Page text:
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Barrel On The Dordogne Courtesy Fabrice Colas And Phillipe Garrigues
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Bore Surfing
In the last century, there have been more than sixty reported tidal bores occuring around the world. Many of these are baby bores reaching no higher than a foot at the head that wash drearily up shallow channels. Then there are the giant bores, the mighty Qiantang dragon, the Amazon pororoca and, formerly, the Seine mascaret, with waves exceeding five metres. These monsters of destruction plough up the rivers at speeds in excess of fifteen knots tearing up everything in their path. But between these two extremes, lies a group of bores that hold a special interest to a small group of people - they are surfable.

Bore Surfers Waiting For The Tide At the current time four of the world's bores are surfed, and several others are being investigated. However, there are not more than twenty surfers worldwide that ride their respective bores regularly. Crowds can amass, but they soon disperse again and it is the local surfers that still remain.
The river becomes their local surf break and they study it like any resident surfer would, learning the channels, where the banks are, what happens under different conditions. But the fascination grows deeper. The ebb and flow of the tides and the passage of the moon can also compel the bore surfer to learn more.

The Perils Of Bore Surfing - One Trashed Board The philosophy of the bore surfer has its roots grounded in the original malibu surfing ethos. The concept of connecting with the wave, becoming part of the wave. This is where understanding leads - being able to move with the wave freely without thought. So the skill in bore surfing is not just being able to ride the wave but knowing what is going to happen next, where the wave is going to break. Taking the opportunity for manouveres when face is offered but retreating back to the critical shoulder at the right time.

But these skills can not be learnt, they can only be developed over time. The rivers constantly change, banks shift, flows vary. This keeps a constant stream of excitment and anticipation flowing through the bore surfer unknowing of what the next tide could bring. Add to this the thrill of the chase, by van or car, to again get in front of the tide and have another attempt, the fulfilment of discovering a new break, and the sheer stoke of surfing among scenary and wildlife so very removed from the coastlines, then the bore experience is complete. This is what bore surfing is all about...

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A Brief History
The rural English county of Gloucestershire made its mark in the history of bore surfing forty five years ago. At the time surfing was a sport practiced by a few well travelled waterman in isolated places around the south west coasts. But on 21st July 1955, commando Colonel James Churchill, entered the waters of the River Severn with his surfboard under arm. Minutes later the sport of bore surfing was inaugurated, as Churchill rode the head of the bore for several hundred yards, his audience a local farmer and his son.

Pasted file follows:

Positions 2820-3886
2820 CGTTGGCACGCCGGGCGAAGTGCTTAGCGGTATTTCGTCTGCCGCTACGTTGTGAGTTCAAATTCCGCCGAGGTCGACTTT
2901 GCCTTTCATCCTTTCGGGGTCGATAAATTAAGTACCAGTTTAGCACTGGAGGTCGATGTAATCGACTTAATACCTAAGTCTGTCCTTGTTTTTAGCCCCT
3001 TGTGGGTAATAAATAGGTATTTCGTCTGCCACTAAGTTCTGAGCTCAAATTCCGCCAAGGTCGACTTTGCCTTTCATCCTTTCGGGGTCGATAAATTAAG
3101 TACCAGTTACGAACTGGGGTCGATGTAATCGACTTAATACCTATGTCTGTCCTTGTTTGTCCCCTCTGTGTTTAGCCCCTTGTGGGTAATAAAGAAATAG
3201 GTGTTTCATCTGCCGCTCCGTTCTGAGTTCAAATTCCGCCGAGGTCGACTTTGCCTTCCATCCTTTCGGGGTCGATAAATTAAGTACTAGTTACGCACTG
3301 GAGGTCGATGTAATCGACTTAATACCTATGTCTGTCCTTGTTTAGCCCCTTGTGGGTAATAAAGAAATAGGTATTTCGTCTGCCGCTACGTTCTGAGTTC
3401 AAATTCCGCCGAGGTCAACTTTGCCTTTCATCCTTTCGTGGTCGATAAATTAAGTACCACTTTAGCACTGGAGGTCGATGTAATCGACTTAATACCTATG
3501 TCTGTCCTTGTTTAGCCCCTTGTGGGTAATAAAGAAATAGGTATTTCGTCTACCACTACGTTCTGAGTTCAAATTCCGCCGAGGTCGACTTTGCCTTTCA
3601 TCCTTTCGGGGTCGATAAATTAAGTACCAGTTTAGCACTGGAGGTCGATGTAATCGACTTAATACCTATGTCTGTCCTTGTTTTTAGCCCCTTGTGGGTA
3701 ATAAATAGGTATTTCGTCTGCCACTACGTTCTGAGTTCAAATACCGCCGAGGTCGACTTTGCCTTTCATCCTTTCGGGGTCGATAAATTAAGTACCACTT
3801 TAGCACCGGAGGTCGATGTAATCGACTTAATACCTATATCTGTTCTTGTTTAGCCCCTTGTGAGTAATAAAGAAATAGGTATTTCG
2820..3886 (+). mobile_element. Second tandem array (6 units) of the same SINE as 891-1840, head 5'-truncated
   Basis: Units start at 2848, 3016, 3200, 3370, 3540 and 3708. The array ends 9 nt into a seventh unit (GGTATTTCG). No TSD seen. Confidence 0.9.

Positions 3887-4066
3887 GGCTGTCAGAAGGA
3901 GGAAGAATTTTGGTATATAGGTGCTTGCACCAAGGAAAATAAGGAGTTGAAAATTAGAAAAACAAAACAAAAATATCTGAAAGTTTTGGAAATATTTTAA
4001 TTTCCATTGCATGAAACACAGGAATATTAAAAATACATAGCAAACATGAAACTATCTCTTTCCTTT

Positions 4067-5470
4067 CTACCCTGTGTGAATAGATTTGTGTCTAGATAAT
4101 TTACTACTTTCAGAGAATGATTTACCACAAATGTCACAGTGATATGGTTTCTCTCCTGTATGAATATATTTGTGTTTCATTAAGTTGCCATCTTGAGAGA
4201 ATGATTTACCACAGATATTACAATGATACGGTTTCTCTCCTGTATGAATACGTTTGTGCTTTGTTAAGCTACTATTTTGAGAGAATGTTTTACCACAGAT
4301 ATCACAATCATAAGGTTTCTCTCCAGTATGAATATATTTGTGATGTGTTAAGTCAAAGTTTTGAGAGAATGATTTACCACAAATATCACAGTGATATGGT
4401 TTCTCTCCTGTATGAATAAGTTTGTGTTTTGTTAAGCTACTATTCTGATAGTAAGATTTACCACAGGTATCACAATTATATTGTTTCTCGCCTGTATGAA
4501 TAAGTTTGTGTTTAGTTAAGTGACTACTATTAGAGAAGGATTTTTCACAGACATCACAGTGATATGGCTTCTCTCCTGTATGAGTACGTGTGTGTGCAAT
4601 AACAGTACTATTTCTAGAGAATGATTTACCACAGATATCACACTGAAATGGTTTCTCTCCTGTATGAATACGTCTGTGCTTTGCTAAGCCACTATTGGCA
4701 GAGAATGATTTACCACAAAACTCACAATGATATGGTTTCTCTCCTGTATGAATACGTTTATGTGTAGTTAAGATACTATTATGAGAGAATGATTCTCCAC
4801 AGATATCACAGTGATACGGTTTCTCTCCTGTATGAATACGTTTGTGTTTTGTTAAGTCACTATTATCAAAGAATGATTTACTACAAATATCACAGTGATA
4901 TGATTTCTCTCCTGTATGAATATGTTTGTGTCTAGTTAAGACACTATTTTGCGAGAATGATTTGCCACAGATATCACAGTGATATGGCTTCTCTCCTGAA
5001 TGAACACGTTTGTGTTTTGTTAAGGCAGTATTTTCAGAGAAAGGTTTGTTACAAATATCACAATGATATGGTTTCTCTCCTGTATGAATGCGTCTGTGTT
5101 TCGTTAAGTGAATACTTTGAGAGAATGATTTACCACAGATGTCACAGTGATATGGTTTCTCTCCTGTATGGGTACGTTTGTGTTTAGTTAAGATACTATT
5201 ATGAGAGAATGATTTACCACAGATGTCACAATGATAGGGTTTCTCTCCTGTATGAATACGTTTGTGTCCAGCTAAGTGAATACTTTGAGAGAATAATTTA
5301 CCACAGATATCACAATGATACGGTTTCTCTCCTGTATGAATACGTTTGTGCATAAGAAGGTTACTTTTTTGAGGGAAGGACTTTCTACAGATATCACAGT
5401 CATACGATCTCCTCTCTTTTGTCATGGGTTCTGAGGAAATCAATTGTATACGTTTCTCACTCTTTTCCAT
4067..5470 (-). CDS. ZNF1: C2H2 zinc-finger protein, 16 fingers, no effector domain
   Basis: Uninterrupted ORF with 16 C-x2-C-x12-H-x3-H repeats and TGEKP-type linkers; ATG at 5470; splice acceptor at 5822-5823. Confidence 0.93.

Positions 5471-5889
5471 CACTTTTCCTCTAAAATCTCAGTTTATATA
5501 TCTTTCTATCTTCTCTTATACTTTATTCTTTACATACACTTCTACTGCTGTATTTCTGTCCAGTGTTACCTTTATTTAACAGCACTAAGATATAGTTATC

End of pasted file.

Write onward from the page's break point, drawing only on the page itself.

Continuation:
Dave Lawson Surfing At Maisemore (Courtesy Brian Donnan) The Original Orange Beanie Man, Steve King Over the next thirty years, surfers have come and gone. Firstly pioneers of surfing Britain would tackle the bore then, as media attention grew, periods of exceptionally large tides saw crowds of people heading for the river. But in all this time, and through all the frenzy, two local river men, Dave Lawson and Steve King, concentrated on learning the river and developing an understanding and connectedness with the bore. So, the local bore surfer was born, and the years truly paid off, as they both dominated the sport, surfing distances in excess of five miles.

A small crowd at St Pardon (Courtesy Fabrice Colas) Then at the turn of the last decade the bug spread and surfers began testing the waters in the vineyard region of France - the Dordogne Mascaret. The location of St Pardon rapidly became popular with passing surfers, canoeists and kayakers. But among the crowds can again be found a few local bore surfers, the pioneers, the guys that would be out regularly, searching for better locations, for the ultimate wave.

The end of the millenium has seen the sport expand further afield. Firstly a small group of local Girdwood surfers, after much research and improved access from a new highway, ventured into the icy waters of Alaska's Turnagain Arm. A spot not only unrivalled in majestic beauty but also home to a very impressive bore reaching heights close to fifteen feet at its peak.

In the depths of the Amazon rainforests, home to many species of lethal animal, distanced from civilization, the sport has taken on a new meaning. The pororoca has become the abode of the professional surfer. Access is remote and costs are high to ride this wild monster. So competitions and corporate promotions have been the gateway to the sport turning it into a spectacle. But with the remoteness of the rivers and the inherent dangers this is not the realm of the local bore surfer. It really stands as a sport in its own right.

The new wave of Severn Bore riders, Matt, Gillie, Tomo, Danny and Donny in 1998 Back in England, a new generation of local surfers began sharing the waves with Lawson and King. And with the access to world communication the internet has offered, the Bore Riders Club was born. An identity for the people that are addicted to the sport, the people you would expect to see on the river on any surfable tide, the people that live their lives around the tides, the Bore Surfers.

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